A lesson from Elmore Leonard

Recently, I was given a rather substantial document to read.  It was just short of 80 pages long – most of it text.

‘This is going to take me a moment or two to read,’ I said.

‘Well, you can probably skip quite a bit of it,’ the author replied.

Oh, really?

I’m pretty sure that it was Elmore Leonard who, when asked how he managed to keep the action in his books moving so quickly, said: ‘I leave out the parts that people skip.’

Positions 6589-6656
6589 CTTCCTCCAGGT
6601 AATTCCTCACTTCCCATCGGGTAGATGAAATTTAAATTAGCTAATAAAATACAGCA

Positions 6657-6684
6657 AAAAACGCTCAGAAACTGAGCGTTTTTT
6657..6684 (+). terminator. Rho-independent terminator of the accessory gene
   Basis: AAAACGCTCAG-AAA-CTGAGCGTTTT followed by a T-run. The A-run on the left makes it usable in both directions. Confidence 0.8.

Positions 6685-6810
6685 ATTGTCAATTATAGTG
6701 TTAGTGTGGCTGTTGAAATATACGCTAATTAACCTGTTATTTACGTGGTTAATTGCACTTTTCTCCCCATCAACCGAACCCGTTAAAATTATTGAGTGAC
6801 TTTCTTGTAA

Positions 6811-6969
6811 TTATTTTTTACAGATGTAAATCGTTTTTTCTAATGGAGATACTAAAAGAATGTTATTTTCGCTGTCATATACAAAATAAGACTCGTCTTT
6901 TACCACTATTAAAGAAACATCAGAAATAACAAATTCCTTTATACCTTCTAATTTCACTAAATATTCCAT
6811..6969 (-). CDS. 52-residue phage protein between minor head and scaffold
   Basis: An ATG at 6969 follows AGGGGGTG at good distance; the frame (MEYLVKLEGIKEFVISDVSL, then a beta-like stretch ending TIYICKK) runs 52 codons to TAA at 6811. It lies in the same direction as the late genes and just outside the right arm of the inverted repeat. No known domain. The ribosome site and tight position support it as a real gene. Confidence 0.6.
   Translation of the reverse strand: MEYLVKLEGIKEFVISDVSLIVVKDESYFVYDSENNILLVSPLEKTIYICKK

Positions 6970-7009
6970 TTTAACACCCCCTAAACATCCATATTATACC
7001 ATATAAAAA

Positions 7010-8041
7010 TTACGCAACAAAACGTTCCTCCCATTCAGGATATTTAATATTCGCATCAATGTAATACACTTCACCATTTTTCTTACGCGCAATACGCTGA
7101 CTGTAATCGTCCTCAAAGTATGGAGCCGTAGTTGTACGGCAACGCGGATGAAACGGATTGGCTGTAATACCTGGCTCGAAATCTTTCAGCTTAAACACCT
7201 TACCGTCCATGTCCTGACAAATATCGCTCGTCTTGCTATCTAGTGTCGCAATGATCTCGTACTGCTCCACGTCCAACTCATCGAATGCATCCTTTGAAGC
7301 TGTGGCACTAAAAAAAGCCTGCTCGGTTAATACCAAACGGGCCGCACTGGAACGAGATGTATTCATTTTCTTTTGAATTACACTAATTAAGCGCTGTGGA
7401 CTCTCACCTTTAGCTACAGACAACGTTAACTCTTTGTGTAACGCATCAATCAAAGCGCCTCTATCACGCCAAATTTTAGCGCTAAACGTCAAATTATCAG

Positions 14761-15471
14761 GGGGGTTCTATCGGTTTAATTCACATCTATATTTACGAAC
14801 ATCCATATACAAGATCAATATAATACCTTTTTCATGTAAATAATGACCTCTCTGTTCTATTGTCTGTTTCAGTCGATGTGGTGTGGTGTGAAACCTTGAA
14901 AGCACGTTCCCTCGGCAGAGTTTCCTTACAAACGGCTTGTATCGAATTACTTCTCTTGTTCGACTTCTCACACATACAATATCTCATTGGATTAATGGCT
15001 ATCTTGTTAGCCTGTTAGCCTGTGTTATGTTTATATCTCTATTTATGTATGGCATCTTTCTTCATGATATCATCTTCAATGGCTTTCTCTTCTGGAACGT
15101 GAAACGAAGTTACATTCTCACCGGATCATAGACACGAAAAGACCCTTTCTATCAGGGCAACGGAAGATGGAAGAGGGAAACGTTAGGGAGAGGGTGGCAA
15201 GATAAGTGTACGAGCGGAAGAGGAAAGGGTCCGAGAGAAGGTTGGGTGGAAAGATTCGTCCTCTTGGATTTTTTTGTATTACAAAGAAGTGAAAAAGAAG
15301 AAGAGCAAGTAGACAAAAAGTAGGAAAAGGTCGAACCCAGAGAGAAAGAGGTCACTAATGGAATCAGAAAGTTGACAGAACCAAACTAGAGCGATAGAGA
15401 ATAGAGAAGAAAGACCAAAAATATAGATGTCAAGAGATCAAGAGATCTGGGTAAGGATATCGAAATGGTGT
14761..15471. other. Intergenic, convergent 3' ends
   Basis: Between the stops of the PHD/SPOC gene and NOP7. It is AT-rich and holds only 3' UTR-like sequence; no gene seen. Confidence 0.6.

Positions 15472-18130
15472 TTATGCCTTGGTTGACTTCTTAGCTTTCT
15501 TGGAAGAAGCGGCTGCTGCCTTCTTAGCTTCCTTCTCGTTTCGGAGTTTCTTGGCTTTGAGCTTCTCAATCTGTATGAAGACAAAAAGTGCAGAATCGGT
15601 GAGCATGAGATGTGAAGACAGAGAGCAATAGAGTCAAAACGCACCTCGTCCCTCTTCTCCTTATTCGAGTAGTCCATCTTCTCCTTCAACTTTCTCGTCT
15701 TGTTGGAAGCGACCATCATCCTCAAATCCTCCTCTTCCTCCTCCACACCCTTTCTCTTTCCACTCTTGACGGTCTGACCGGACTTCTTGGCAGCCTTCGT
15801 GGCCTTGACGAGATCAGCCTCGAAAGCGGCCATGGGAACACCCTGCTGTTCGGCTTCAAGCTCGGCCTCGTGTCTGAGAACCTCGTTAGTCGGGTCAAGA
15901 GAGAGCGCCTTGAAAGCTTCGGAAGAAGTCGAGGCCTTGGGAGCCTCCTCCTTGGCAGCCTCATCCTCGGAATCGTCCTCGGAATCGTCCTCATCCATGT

At KiwiStreet, we find this strategy also works well when it comes to writing proposals, project summaries, and reports. 

Leaving out the parts that people skip helps both the reader and the writer.  It helps the writer to think about what is important, and to express what is important clearly and succinctly.  And it saves the reader time, and helps to ensure that he or she doesn’t skip any of the important bits.

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